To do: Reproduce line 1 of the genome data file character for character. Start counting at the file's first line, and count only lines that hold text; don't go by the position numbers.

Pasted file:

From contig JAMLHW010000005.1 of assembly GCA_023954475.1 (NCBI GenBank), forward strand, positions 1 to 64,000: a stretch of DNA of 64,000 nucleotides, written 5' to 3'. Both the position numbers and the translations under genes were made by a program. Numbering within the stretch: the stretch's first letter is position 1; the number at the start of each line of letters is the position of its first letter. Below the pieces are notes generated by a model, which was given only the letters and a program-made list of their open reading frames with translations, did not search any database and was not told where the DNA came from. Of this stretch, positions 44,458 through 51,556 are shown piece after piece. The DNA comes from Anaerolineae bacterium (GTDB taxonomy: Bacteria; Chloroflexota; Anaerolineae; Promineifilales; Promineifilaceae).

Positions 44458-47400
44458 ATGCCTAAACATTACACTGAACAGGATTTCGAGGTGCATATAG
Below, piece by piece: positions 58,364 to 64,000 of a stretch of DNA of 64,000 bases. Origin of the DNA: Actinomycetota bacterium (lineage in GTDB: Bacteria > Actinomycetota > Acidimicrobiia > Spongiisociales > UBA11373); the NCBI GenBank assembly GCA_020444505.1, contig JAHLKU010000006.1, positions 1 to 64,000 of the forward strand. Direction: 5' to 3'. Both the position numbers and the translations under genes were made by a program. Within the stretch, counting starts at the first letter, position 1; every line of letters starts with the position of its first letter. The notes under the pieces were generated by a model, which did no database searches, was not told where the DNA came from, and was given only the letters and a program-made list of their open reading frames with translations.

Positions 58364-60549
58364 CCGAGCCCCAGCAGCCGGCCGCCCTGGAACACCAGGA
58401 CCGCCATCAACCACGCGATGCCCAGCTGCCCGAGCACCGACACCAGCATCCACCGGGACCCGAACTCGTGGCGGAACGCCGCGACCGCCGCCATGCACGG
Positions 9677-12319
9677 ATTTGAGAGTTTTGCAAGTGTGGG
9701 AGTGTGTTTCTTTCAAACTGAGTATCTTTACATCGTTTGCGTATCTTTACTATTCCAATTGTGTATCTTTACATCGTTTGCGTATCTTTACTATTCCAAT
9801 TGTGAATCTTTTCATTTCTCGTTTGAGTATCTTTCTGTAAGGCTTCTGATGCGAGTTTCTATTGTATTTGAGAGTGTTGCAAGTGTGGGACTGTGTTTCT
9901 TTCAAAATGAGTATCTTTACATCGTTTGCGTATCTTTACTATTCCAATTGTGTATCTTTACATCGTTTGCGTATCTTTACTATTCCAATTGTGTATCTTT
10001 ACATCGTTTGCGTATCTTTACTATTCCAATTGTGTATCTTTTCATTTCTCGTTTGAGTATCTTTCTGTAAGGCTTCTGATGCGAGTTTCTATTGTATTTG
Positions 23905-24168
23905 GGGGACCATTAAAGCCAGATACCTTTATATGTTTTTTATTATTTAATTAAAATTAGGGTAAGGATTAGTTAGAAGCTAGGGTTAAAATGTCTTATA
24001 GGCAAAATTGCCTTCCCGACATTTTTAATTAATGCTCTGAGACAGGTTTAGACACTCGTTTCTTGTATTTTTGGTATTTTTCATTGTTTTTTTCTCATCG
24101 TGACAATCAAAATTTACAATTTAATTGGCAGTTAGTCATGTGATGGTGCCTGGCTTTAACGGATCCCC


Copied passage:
From contig JAMLHW010000005.1 of assembly GCA_023954475.1 (NCBI GenBank), forward strand, positions 1 to 64,000: a stretch of DNA of 64,000 nucleotides, written 5' to 3'. Both the position numbers and the translations under genes were made by a program. Numbering within the stretch: the stretch's first letter is position 1; the number at the start of each line of letters is the position of its first letter. Below the pieces are notes generated by a model, which was given only the letters and a program-made list of their open reading frames with translations, did not search any database and was not told where the DNA came from. Of this stretch, positions 44,458 through 51,556 are shown piece after piece. The DNA comes from Anaerolineae bacterium (GTDB taxonomy: Bacteria; Chloroflexota; Anaerolineae; Promineifilales; Promineifilaceae).